The first step of many PR campaigns is the initial research phase. First, practitioners identify and qualify the issue to be addressed. Then, they research the organization itself to clarify issues of public perception, positioning, and internal dynamics. Strategists can also research the potential audience of the campaign. This audience may include media outlets, constituents, consumers, and competitors. Finally, the context of the campaign is often researched, including the possible consequences of the campaign and the potential effects on the organization. After considering all of these factors, practitioners are better educated to select the best type of campaign.
During the strategy phase, PR professionals usually determine objectives focused on the desired goal of the campaign and formulate strategies to meet those objectives. Broad strategies such as deciding on the overall message of a campaign and the best way to communicate the message can be finalized at this time.
During the tactics phase, the PR group decides on the means to implement the strategies they formulated during the strategy phase. This process can involve devising specific communication techniques and selecting the forms of media that suit the message best. This phase may also address budgetary restrictions and possibilities.
After the overall campaign has been determined, PR practitioners enter the evaluation phase. The group can review their campaign plan and evaluate its potential effectiveness. They may also conduct research on the potential results to better understand the cost and benefits of the campaign. Specific criteria for evaluating the campaign when it is completed are also established at this time (Smith, 2002).
Examples of PR Campaigns
Since its modern inception in the early 20th century, PR has turned out countless campaigns—some highly successful, others dismal failures. Some of these campaigns have become particularly significant for their lasting influence or creative execution. This section describes a few notable PR campaigns over the years.
Diamonds for the Common Man
During the 1930s, the De Beers company had an enormous amount of diamonds and a relatively small market of luxury buyers. They launched a PR campaign to change the image of diamonds from a luxury good into an accessible and essential aspect of American life. The campaign began by giving diamonds to famous movie stars, using their built-in publicity networks to promote De Beers. The company created stories about celebrity proposals and gifts between lovers that stressed the size of the diamonds given. These stories were then given out to selected fashion magazines. The result of this campaign was the popularization of diamonds as one of the necessary aspects of a marriage proposal (Reid, 2006).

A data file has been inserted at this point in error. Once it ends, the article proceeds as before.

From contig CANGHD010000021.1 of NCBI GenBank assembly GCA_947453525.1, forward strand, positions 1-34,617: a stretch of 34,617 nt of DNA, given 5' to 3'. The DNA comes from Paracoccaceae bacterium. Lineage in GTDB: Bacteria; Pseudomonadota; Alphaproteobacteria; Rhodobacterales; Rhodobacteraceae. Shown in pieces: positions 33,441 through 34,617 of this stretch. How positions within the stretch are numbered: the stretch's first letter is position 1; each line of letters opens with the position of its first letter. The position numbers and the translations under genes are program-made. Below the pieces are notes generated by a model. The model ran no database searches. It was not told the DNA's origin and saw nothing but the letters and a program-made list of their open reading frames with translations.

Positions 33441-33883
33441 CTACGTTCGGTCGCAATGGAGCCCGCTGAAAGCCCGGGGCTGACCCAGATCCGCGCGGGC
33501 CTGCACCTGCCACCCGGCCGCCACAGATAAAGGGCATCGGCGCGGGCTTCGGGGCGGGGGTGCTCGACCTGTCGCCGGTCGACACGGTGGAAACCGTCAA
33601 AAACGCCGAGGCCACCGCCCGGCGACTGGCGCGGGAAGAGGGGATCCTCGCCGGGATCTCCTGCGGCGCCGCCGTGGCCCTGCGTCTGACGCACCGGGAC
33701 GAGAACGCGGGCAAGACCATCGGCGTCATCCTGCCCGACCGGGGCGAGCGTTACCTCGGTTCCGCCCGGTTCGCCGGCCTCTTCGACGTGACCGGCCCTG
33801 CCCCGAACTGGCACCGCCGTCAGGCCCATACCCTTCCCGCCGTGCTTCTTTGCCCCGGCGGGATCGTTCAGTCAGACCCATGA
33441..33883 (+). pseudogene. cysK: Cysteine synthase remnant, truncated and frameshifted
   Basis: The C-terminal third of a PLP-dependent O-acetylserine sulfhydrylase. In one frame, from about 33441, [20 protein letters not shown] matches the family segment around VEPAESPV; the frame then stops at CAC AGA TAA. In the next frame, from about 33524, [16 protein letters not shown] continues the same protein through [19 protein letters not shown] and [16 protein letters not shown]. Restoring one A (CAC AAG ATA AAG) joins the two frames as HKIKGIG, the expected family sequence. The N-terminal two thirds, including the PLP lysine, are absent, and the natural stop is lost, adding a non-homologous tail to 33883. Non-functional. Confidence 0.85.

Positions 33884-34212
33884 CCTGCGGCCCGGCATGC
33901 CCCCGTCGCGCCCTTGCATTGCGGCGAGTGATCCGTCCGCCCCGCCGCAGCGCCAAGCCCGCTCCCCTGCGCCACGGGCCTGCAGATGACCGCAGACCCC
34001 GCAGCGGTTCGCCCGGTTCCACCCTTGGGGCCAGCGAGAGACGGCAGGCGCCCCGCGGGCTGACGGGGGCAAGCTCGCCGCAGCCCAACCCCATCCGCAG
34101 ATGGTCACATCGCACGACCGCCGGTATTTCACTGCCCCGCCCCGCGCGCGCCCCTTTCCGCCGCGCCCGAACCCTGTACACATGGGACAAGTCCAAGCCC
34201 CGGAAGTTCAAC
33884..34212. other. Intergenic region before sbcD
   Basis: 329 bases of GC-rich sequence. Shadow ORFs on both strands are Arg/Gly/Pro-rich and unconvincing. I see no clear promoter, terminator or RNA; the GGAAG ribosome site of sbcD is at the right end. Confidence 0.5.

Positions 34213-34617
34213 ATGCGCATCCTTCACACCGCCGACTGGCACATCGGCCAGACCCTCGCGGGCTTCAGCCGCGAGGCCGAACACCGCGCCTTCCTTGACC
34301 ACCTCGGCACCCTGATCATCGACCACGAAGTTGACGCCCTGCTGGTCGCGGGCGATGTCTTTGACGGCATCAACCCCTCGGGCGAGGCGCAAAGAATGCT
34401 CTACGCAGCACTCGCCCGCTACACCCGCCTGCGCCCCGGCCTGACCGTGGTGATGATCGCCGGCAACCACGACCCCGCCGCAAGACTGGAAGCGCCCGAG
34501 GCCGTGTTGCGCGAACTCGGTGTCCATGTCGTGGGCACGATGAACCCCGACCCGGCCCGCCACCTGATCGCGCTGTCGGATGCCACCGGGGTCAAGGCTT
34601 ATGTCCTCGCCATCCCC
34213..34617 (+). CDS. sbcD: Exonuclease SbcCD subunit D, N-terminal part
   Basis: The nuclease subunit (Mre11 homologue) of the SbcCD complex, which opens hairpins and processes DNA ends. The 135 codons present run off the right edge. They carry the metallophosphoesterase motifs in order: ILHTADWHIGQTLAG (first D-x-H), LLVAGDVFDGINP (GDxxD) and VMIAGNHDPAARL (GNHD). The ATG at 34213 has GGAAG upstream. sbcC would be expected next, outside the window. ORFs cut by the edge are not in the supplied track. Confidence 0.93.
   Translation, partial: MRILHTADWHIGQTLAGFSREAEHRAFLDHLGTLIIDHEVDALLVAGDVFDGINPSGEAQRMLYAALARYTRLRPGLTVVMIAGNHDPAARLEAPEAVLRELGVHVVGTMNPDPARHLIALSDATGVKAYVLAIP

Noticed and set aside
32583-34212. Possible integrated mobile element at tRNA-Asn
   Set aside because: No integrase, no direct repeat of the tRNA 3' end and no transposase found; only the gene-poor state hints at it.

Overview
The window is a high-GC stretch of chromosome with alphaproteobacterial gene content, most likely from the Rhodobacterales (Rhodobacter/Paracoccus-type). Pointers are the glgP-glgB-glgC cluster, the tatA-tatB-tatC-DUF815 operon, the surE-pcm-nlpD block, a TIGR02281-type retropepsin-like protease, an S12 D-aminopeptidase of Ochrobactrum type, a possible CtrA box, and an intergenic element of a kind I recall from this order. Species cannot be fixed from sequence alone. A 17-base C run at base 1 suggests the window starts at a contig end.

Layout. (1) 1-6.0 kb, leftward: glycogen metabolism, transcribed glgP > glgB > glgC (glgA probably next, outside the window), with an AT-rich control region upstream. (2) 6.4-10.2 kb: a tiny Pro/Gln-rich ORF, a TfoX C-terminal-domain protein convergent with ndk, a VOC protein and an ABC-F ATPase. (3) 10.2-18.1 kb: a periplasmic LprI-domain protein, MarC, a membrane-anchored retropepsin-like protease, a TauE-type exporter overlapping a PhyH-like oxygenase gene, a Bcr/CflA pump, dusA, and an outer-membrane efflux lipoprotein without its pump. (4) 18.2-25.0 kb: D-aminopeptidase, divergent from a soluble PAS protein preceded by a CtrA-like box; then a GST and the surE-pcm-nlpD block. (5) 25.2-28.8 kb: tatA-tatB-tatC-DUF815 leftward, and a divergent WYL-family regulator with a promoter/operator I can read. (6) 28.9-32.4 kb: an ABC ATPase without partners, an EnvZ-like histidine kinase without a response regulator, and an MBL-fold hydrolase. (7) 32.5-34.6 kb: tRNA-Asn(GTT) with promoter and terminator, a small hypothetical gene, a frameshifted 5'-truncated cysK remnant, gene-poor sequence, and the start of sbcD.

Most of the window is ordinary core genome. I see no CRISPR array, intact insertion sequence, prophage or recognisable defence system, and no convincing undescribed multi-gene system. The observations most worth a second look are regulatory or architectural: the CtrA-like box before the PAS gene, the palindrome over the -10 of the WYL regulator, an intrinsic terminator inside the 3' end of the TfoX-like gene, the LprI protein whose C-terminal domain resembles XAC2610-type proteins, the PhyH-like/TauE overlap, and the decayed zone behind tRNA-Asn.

Big Tobacco Aids Researchers
In 1953, studies showing the detrimental health effects of smoking caused a drop in cigarette sales. An alliance of tobacco manufacturers hired the PR group Hill & Knowlton to develop a campaign to deal with this problem. The first step of the campaign Hill & Knowlton devised was the creation of the Tobacco Industry Research Committee (TIRC) to promote studies that questioned the health effects of tobacco use. The TIRC ran advertisements featuring the results of these studies, giving journalists who were addressing the subject an easy source to quote. The groups working against smoking were not familiar with media relations, making it harder for journalists to quote them and use their arguments.
The campaign was effective, however, not because it denied the harmful effects of smoking but because it stressed the disagreements between researchers. By providing the press with information favorable to the tobacco manufacturers and publicly promoting new filtered cigarettes, the campaign aimed to replace the idea that smoking was undeniably bad with the idea that there was disagreement over the effects of smoking. This strategy served tobacco companies well up through the 1980s.
Taco Bell Targets Mir
When the Russian space station Mir was set to crash land in the Pacific Ocean in 2001, Taco Bell created a floating vinyl target that the company placed in the Pacific. Taco Bell promised to give every American a free taco if the space station hit the target. This simple PR stunt gave all the journalists covering the Mir crash landing a few lines to add to their stories. Scientists even speculated on the chances of the station hitting the target—slim to none. Ultimately, the stunt gained Taco Bell global advertising (BBC World, 2001).
PR as a Replacement for Advertising
In some cases, PR has begun overtaking advertising as the preferred way of promoting a particular company or product. For example, the tobacco industry offers a good case study of the migration from advertising to PR. Regulations prohibiting radio and TV cigarette advertisements had an enormous effect on sales. In response, the tobacco industry began using PR techniques to increase brand presence.
Tobacco company Philip Morris started underwriting cultural institutions and causes as diverse as the Joffrey Ballet, the Smithsonian, environmental awareness, and health concerns. Marlboro sponsored events that brought a great deal of media attention to the brand. For example, during the 1980s, the Marlboro Country Music Tour took famous country stars to major coliseums throughout the country and featured talent contests that brought local bands up on stage, increasing the audience even further. Favorable reviews of the shows generated positive press for Marlboro. Later interviews with country artists and books on country music history have also mentioned this tour.
On the fifth anniversary of the Vietnam Veterans Memorial in 1987, Marlboro’s PR groups organized a celebration hosted by comedian Bob Hope. Country music legends the Judds and Alabama headlined the show, and Marlboro paid for new names inscribed on the memorial. By attaching the Marlboro brand to such an important cultural event, the company gained an enormous amount of publicity. Just as importantly, these efforts at least partially restored the stature that the brand lost due to health concerns (Saffir, 2000).